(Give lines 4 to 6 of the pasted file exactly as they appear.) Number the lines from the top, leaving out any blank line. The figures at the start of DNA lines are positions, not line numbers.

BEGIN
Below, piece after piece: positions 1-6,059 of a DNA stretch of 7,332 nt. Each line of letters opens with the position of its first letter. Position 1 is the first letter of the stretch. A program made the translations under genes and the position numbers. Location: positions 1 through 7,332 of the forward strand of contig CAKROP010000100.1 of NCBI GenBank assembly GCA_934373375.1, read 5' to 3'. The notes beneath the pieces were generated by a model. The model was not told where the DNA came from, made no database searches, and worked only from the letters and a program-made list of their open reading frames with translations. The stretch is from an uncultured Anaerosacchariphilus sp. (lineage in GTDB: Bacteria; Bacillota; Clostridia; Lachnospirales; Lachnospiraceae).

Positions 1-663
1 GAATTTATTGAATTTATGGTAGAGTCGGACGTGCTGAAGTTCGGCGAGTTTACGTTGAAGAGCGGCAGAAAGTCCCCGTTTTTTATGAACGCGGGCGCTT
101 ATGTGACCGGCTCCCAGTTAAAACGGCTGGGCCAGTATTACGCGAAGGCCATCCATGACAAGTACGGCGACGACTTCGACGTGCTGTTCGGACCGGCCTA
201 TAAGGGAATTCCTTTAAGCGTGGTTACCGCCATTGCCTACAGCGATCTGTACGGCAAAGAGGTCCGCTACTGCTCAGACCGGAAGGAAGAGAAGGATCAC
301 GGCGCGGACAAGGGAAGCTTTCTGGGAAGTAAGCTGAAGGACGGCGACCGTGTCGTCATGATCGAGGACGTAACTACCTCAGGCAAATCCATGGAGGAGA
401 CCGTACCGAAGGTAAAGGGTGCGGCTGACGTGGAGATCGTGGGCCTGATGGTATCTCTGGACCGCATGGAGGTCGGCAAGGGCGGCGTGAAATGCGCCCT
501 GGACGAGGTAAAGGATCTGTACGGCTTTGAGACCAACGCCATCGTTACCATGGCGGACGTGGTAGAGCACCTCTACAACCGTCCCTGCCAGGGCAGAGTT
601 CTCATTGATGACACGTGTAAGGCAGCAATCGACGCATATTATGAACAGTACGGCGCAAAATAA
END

101 ATGTGACCGGCTCCCAGTTAAAACGGCTGGGCCAGTATTACGCGAAGGCCATCCATGACAAGTACGGCGACGACTTCGACGTGCTGTTCGGACCGGCCTA
201 TAAGGGAATTCCTTTAAGCGTGGTTACCGCCATTGCCTACAGCGATCTGTACGGCAAAGAGGTCCGCTACTGCTCAGACCGGAAGGAAGAGAAGGATCAC
301 GGCGCGGACAAGGGAAGCTTTCTGGGAAGTAAGCTGAAGGACGGCGACCGTGTCGTCATGATCGAGGACGTAACTACCTCAGGCAAATCCATGGAGGAGA